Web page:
It was the first September since forever that I was able to get away midweek. Being semi-retired made the decision to travel appealing, yet the restrictions of the pandemic made it challenging. Knowing our state is rich in history with much to explore and discover outdoors and within an hours drive, my daughter and I decided to go for it and stay local as we set off for a little late summer fun and adventure.
We walked a portion of the 2100 acre property on Castle Hill on Crane Estate.The land was transformed from a gentleman’s farm to a European-inspired country estate in 1910. While the main house is closed to the public due to the pandemic, our visit gave us a wonderful glimpse into estate living. We admired the fabulous walled gardens, the variety of statuary, and the Casino complex, not an area for gambling rather, an area intended to entertain its summer guests. This Casino was complete with courtyard, bachelors quarters, and a saltwater pool. We traversed the half-mile grassy Allee that magnificently spans from the family mansion to the Atlantic Ocean. We ended our visit by picnicking on the steps of what was once the reservoir for the property.
We enjoyed a breakfast sandwich on a bench at the beach-side monument memorializing the thousands of fishermen lost at sea. Each of the names were listed under the year that marked their death, with the year 1879 claiming 249 fishermen and 29 vessels. Nearby we browsed the colorful display of plot after plot of dahlias at their prime. The local garden club maintains this exhibit of flowering delight, each one tagged with the variety of the plant as well as the name of a specific donor of that one plant.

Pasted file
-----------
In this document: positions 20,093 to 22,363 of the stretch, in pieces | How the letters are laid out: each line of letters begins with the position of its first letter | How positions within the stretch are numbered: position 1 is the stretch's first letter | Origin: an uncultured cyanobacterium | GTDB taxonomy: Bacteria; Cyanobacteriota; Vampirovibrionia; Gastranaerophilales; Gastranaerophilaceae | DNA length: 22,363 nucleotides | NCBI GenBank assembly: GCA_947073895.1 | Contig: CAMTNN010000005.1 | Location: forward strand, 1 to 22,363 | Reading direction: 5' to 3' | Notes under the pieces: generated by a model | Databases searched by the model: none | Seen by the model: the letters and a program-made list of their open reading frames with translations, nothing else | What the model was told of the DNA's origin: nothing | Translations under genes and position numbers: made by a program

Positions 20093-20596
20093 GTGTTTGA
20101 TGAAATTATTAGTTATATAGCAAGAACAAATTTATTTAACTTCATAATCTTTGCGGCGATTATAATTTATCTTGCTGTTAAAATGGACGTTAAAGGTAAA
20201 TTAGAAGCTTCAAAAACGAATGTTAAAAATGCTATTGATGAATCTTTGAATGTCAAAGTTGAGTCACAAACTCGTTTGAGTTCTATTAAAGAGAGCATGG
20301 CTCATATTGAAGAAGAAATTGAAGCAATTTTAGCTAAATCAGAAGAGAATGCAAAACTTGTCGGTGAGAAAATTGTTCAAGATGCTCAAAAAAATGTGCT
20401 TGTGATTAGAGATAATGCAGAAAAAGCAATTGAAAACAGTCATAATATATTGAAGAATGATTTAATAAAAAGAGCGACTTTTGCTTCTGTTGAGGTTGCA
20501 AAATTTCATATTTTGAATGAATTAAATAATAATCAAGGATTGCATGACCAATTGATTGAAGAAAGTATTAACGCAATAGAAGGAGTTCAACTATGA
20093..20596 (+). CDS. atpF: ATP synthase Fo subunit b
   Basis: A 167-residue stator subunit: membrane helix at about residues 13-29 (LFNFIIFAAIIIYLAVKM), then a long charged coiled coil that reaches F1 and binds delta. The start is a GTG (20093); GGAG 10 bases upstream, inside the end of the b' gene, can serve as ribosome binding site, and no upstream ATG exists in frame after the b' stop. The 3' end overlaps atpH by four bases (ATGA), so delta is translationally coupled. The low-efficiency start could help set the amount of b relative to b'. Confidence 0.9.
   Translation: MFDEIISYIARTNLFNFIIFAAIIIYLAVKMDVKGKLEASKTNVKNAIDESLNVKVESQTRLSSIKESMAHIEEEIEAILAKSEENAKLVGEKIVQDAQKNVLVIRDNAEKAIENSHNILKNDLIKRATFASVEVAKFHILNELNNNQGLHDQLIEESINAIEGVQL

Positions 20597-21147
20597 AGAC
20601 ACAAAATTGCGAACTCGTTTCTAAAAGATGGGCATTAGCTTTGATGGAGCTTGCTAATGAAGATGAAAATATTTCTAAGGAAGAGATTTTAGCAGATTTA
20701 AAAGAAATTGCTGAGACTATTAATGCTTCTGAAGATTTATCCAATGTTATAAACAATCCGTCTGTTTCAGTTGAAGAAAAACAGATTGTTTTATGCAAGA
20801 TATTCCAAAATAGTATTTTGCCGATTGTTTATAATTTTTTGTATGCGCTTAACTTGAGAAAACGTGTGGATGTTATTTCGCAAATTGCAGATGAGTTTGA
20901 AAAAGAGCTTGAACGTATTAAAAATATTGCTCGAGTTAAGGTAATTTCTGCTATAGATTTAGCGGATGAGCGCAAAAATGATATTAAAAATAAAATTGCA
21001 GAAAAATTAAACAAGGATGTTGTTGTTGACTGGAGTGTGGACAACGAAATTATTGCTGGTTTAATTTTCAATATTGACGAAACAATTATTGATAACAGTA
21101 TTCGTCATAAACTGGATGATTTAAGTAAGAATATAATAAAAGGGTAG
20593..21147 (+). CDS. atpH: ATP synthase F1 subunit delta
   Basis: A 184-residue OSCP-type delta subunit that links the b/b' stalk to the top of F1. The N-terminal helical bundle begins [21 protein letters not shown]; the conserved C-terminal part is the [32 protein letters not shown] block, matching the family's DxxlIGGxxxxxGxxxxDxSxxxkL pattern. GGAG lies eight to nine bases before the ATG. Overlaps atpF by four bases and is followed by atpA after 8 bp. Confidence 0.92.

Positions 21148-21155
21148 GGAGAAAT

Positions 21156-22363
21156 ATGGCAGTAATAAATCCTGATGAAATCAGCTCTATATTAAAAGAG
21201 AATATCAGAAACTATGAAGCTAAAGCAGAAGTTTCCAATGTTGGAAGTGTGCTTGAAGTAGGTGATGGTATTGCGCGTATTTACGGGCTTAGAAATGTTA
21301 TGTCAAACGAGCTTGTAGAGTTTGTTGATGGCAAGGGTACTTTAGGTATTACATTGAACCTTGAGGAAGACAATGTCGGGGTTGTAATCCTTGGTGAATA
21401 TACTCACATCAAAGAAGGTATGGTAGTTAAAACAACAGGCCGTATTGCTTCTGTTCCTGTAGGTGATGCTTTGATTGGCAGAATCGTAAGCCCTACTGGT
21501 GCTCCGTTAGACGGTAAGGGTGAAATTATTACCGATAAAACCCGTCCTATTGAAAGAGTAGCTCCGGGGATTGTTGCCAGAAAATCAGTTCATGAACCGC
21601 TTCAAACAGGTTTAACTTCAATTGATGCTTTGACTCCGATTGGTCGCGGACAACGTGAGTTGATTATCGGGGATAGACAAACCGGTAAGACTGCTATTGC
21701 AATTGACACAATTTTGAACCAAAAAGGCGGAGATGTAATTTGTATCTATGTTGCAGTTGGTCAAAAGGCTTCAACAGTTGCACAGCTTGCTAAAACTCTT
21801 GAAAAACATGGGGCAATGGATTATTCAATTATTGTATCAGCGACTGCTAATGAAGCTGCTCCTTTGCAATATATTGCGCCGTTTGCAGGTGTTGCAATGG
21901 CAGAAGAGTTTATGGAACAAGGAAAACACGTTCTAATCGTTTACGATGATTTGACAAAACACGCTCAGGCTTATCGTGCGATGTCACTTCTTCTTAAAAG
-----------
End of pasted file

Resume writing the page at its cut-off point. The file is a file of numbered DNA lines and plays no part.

We were drawn in to a local brewery with the aroma of lunch smoking near their outdoor patio with views of local fisherman. While devouring my tastiest meal of the trip, a brisket grilled cheese with a local red ale, we caught a glimpse of the film crew of Wicked Tuna hoisting their heavy cameras on their shoulders and shooting scenes of their boat coming in with the catch of the day.
We were surprised to learn so much about granite at a state park dedicated to a historical quarry. Using our iPhone to download a walking tour we discovered the complexities of operating a quarry during the 19th century. I learned that 70% of the granite blocks cut were deemed unusable due to poor breaks so they dumped the remains into a seaside “grout pile” now jutting up high from the ocean below. The hues of granite mined here were gray and orange, both tones falling in and out of favor during the years of the operation. In our area of the state, we had a famous pink variety of granite being mined. As we left the quarry we were more cognizant of the efforts it took to yield enough block for large city buildings. The walls, foundations, and walkways that dot our neighborhoods that we passed by so frequently, took on new meaning with our new found appreciation for this local and seemingly plentiful resource. Now, looking at the stone retaining wall and new patio area in my own yard made me stop and pause.
Our little trip to explore the area of our state so close to home was refreshing and even life giving, despite, and with, the restrictions in place. We were able to visit many new sites, learning little known facts about local history along the way. There was much to discover and enjoy right outside our front door. I don’t think I’ll ever take traveling local for granite, I mean granted, ever again.
It’s Tuesday and once again I am joining the wonderful and welcoming writing community over at Two Writing Teachers, as we capture our little slices of life writings. Won’t you join in?